The University of Pittsburgh Medical Center chooses Surface Pro 3

Rebecca Gibson
Rebecca Gibson
By Rebecca Gibson on 13 June 2014
The University of Pittsburgh Medical Center chooses Surface Pro 3

The University of Pittsburgh Medical Center (UPMC) in Pennsylvania, US, is to deploy Surface Pro 3 to enable clinicians to use its Convergence app and access patient records easily while on rounds.  

The integrated healthcare delivery and financing system provider chose to deploy 2,000 devices to enable clinicians to use the UPMC Convergence app and gain quick access to real-time electronic health records (EHR). Although the medical centre spent a year trying to develop the Convergence app for the iPad, it found that the device did not provide the necessary functionality for an enterprise setting, such as interfacing with the legacy systems.

“The doctors who tried it loved the application visualisations our developers came up with, but they balked when told the iPad app would be read-only and that they would still have to go back to their EHR to record data,” said Rebecca Kaul, chief innovation officer for UPMC and president of UPMC’s Technology Development Center. “We’ve looked at other devices in the Windows 8 realm and chose the Surface because it really has the right balance of features in terms of size, form factor and ability to disinfect.”

Lighter and thinner than previous Surface devices, the Surface Pro 3 has a nine-hour web-browsing battery life, increasing the mobility of clinicians who can use the new pen and multiposition kickstand to take patient notes more easily while on rounds. In addition, Surface Pro 3 has a 12.1-inch display, enabling clinicians to access the data-intensive interfaces found in many full EMR software packages, rather than via apps.

“What’s really interesting is that we’re now able to sit at our clinical desktops and visualise the information on the Windows 8 framework,” said Dr Rasu Shrestha, vice president of medical information technology and radiologist, UPMC. “When we’re on rounds, we’re able to undock our Surface devices and carry them around as tablets and have all of the information at the touch of our fingertips.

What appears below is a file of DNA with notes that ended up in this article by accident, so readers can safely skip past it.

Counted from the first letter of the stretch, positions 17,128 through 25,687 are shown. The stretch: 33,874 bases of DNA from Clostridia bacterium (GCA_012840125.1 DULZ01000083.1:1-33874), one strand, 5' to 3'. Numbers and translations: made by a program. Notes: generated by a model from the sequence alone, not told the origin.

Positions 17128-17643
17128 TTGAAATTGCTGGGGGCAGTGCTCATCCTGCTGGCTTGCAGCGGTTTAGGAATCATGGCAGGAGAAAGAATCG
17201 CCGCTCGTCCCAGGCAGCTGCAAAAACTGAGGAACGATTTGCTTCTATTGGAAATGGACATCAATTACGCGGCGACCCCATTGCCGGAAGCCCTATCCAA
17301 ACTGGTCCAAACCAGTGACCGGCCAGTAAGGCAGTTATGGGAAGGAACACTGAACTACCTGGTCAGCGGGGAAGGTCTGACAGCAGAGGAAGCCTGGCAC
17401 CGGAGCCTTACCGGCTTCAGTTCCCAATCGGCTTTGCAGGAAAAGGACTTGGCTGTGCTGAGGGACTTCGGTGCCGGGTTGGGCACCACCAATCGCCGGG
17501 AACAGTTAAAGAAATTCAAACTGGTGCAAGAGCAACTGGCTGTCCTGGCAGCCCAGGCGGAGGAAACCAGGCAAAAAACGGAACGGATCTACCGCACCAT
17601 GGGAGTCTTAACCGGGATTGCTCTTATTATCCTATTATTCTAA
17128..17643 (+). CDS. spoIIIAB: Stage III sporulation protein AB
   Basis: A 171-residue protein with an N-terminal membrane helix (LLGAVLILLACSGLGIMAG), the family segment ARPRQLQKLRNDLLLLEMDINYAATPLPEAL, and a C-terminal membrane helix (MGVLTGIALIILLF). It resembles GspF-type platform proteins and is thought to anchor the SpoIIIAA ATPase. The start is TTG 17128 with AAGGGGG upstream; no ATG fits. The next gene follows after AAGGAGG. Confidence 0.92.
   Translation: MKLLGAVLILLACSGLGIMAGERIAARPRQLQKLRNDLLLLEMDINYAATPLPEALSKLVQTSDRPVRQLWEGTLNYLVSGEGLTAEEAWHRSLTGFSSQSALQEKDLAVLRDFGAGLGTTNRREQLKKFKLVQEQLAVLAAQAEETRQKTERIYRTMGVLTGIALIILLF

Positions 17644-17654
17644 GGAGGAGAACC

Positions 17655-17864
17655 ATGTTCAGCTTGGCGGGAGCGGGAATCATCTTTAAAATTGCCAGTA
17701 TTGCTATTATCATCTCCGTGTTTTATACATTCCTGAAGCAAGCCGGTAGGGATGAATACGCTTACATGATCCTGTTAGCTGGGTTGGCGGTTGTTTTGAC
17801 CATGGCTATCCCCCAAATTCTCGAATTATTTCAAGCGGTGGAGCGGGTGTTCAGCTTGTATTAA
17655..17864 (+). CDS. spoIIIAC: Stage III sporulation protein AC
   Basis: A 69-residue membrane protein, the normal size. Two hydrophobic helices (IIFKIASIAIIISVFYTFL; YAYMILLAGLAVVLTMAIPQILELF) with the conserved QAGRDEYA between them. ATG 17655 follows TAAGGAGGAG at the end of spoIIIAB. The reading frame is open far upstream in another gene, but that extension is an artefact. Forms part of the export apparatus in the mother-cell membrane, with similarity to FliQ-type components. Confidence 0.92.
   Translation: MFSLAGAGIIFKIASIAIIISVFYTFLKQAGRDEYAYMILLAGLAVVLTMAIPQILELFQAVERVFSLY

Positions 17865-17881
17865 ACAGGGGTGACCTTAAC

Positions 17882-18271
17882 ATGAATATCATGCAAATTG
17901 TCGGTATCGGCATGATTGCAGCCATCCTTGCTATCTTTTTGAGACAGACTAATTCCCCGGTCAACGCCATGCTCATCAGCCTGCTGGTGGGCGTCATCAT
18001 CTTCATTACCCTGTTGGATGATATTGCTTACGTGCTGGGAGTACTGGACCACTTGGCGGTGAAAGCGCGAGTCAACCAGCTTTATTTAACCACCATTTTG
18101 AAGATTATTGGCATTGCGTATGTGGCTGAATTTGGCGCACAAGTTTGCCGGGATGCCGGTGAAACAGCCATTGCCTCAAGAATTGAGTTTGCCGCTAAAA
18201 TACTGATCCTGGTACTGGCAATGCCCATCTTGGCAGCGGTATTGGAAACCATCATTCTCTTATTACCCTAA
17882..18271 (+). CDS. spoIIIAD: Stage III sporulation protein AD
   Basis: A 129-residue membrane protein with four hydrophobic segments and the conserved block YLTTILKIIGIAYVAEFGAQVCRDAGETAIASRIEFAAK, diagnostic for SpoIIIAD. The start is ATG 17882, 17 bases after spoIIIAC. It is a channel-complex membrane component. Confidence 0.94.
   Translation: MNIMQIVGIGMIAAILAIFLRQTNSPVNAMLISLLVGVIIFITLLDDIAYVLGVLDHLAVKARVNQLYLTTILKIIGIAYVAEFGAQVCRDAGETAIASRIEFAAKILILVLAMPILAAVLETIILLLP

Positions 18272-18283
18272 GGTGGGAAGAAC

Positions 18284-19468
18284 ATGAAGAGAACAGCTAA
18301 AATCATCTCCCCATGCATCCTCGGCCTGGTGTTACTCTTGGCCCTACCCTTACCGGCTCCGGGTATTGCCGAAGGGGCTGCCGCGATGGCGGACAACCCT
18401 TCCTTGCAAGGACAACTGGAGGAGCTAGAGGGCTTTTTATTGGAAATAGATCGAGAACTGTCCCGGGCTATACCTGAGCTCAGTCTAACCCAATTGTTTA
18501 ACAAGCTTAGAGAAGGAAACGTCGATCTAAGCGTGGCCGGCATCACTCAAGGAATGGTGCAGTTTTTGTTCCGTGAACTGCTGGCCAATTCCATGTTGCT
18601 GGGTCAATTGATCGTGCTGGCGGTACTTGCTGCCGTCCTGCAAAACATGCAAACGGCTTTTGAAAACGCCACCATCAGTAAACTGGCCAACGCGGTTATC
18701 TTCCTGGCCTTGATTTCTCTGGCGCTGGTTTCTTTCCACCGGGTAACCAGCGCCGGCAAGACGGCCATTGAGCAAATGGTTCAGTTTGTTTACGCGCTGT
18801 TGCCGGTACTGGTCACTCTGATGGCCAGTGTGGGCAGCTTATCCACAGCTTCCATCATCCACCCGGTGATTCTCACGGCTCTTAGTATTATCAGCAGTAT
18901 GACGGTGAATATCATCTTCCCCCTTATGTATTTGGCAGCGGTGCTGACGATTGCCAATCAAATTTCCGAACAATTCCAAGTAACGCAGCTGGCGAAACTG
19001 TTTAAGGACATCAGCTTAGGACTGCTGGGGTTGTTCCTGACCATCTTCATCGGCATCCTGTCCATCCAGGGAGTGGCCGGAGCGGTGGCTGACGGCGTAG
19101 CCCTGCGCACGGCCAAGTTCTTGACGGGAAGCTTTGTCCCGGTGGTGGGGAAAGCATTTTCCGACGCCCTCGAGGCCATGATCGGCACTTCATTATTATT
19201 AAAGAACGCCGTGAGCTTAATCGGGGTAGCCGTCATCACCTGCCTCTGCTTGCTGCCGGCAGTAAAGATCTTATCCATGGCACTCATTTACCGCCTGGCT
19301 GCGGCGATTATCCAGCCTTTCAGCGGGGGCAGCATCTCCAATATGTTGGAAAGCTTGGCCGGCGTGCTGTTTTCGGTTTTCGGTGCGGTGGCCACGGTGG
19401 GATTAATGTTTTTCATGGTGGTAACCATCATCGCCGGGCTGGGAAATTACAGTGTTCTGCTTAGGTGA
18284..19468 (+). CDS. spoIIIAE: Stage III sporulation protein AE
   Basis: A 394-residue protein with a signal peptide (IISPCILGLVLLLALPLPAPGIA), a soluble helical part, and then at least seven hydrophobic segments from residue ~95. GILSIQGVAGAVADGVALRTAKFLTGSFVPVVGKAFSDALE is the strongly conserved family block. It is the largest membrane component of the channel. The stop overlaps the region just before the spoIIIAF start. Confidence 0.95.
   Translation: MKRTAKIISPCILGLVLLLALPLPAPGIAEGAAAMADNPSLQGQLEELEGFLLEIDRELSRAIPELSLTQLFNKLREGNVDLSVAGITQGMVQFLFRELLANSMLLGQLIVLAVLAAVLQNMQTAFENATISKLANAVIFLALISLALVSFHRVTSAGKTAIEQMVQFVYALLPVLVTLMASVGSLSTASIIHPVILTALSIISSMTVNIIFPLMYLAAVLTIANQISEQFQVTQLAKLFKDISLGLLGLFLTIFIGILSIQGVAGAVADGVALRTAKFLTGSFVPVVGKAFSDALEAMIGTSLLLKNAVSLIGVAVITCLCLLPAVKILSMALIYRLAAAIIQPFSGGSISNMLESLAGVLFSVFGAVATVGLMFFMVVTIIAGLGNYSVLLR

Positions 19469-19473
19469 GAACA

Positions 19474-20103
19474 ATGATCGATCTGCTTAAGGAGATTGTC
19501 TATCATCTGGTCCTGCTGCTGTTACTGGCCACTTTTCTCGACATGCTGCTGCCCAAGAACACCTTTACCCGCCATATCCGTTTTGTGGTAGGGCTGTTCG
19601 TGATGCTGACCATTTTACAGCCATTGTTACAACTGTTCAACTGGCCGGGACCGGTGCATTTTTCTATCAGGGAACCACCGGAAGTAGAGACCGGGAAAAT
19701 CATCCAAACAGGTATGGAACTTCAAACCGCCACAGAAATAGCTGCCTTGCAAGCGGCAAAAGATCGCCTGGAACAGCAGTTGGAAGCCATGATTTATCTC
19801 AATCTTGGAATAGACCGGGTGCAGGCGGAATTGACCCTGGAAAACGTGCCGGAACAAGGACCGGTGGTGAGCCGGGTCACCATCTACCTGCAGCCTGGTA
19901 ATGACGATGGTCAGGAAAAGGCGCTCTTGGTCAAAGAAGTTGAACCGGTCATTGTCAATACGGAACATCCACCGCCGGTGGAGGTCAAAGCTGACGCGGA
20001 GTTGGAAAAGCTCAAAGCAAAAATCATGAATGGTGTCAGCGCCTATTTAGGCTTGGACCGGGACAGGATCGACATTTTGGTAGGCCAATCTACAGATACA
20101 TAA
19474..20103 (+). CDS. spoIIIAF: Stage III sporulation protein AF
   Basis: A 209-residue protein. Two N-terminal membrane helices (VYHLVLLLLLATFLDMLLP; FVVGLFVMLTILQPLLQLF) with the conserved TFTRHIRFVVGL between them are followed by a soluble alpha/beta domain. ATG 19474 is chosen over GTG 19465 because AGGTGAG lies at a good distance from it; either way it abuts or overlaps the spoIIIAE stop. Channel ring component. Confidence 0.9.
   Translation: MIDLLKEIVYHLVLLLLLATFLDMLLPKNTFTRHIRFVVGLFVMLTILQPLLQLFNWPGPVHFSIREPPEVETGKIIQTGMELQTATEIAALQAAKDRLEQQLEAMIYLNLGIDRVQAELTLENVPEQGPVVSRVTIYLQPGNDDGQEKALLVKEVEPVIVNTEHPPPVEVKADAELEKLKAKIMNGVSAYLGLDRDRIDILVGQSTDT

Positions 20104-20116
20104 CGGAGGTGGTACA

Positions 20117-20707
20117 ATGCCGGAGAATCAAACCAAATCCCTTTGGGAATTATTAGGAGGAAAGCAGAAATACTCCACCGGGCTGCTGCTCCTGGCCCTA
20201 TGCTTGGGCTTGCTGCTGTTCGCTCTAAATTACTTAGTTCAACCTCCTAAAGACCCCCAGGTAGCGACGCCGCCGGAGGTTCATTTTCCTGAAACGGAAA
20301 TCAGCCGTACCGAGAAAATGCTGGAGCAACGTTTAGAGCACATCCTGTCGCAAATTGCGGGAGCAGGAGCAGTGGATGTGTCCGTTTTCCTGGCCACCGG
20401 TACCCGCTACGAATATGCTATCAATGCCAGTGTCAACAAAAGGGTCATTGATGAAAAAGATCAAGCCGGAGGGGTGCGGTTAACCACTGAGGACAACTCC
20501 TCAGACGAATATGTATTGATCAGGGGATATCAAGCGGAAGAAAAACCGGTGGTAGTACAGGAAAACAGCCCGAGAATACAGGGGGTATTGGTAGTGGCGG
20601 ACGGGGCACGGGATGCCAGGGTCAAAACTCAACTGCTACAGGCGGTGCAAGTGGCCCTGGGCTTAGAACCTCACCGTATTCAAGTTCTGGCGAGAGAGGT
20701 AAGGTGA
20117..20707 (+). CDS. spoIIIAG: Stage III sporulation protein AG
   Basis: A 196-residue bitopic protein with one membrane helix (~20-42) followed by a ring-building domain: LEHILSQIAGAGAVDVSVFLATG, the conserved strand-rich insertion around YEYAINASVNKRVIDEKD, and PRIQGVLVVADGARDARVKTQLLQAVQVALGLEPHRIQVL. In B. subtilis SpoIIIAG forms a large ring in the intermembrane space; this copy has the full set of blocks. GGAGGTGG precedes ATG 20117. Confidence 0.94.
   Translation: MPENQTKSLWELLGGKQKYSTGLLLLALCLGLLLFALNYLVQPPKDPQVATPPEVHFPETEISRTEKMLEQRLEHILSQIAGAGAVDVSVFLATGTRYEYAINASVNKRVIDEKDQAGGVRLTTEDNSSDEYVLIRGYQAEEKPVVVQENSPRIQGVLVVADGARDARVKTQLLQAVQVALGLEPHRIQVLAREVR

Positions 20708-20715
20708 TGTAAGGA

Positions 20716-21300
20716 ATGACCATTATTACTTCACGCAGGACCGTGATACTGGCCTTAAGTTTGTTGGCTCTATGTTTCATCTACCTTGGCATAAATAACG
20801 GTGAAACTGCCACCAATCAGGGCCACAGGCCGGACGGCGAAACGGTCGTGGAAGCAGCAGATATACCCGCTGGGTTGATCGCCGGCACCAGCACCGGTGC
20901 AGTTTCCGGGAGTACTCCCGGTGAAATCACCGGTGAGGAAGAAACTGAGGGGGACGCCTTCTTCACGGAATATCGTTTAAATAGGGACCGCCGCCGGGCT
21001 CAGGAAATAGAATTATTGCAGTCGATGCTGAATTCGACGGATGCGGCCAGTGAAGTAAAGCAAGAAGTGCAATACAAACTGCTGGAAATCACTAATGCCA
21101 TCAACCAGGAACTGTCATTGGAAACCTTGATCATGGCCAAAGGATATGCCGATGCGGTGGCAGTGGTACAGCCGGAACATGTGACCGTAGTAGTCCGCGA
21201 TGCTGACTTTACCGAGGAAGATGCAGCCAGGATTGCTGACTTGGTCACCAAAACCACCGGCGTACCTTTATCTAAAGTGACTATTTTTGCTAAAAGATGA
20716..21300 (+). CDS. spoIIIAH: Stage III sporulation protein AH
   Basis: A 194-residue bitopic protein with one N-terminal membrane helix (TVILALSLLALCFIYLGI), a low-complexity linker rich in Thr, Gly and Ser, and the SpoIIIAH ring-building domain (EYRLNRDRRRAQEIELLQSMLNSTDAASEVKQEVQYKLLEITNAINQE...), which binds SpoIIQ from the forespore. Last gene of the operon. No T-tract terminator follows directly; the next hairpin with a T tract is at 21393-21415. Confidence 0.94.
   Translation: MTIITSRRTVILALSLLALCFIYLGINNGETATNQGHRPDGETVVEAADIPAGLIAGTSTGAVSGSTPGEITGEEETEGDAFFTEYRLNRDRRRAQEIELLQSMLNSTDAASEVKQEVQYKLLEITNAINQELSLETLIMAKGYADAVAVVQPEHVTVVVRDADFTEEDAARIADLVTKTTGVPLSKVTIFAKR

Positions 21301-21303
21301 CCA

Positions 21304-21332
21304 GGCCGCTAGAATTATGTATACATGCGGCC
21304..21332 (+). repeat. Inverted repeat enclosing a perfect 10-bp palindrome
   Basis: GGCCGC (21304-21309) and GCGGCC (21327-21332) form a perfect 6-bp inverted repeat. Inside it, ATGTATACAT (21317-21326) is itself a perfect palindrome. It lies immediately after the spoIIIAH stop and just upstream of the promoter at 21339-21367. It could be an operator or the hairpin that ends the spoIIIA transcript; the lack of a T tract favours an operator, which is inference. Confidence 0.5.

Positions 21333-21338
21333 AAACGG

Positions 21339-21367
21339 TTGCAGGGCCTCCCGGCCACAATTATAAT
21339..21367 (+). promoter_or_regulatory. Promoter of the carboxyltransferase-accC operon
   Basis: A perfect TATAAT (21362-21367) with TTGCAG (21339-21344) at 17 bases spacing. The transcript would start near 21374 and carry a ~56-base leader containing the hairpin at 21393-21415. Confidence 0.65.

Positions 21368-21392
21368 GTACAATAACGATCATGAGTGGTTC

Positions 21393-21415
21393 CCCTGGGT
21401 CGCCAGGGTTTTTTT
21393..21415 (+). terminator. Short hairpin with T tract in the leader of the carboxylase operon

She added: "Our Convergence platform on the Surface device brings the patients’ stories to life and enables a superb user experience interoperability and optimal workflow between the tablet and the electronic medical records.”

By using the devices, clinicians at UMPC’s facilities can also involve the patients in their own care plans.

“I can simply grab a Microsoft Surface…and while we’re walking to the patient’s room, we can consume the data and create a care plan,” said Dr Shidev Rao, cardiologist at UPMC Presbyterian Hospital. “We can then take the device into the patient’s room, flip the screen to show them, engage them in the process and show them why we are doing the things we were doing. In that sense, it is kind of a game changer for me.”

Earlier this month Seattle Children’s Hospital in Washington DC, US, revealed it would replace its existing laptops with Surface Pro 3. The paediatric and adolescent academic medical referral center said the Surface Pro 3 will provide its staff with a touch-enabled user interface for EMR management, while ensuring they adhere to strict healthcare security regulations.

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